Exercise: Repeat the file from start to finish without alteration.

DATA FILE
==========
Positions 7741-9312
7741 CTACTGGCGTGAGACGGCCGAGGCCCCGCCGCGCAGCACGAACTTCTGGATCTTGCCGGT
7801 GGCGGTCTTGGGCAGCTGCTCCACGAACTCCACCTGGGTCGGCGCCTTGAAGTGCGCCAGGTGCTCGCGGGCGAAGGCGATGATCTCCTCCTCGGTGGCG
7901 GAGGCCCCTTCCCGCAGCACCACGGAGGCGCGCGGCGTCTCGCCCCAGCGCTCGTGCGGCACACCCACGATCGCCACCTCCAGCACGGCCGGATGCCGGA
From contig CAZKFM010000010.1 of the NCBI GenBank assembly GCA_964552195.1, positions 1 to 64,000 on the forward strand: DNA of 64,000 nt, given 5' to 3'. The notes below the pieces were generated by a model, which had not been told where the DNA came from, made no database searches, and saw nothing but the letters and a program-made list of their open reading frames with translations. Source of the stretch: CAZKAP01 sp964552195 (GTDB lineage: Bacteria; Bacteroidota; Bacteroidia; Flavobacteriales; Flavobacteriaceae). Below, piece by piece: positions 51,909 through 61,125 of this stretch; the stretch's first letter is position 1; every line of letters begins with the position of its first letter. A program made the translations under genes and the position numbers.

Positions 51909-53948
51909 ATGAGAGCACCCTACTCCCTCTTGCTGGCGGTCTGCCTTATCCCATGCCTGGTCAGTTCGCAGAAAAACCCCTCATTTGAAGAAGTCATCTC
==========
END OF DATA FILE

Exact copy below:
Positions 7741-9312
7741 CTACTGGCGTGAGACGGCCGAGGCCCCGCCGCGCAGCACGAACTTCTGGATCTTGCCGGT
7801 GGCGGTCTTGGGCAGCTGCTCCACGAACTCCACCTGGGTCGGCGCCTTGAAGTGCGCCAGGTGCTCGCGGGCGAAGGCGATGATCTCCTCCTCGGTGGCG
7901 GAGGCCCCTTCCCGCAGCACCACGGAGGCGCGCGGCGTCTCGCCCCAGCGCTCGTGCGGCACACCCACGATCGCCACCTCCAGCACGGCCGGATGCCGGA
From contig CAZKFM010000010.1 of the NCBI GenBank assembly GCA_964552195.1, positions 1 to 64,000 on the forward strand: DNA of 64,000 nt, given 5' to 3'. The notes below the pieces were generated by a model, which had not been told where the DNA came from, made no database searches, and saw nothing but the letters and a program-made list of their open reading frames with translations. Source of the stretch: CAZKAP01 sp964552195 (GTDB lineage: Bacteria; Bacteroidota; Bacteroidia; Flavobacteriales; Flavobacteriaceae). Below, piece by piece: positions 51,909 through 61,125 of this stretch; the stretch's first letter is position 1; every line of letters begins with the position of its first letter. A program made the translations under genes and the position numbers.

Positions 51909-53948
51909 ATGAGAGCACCCTACTCCCTCTTGCTGGCGGTCTGCCTTATCCCATGCCTGGTCAGTTCGCAGAAAAACCCCTCATTTGAAGAAGTCATCTC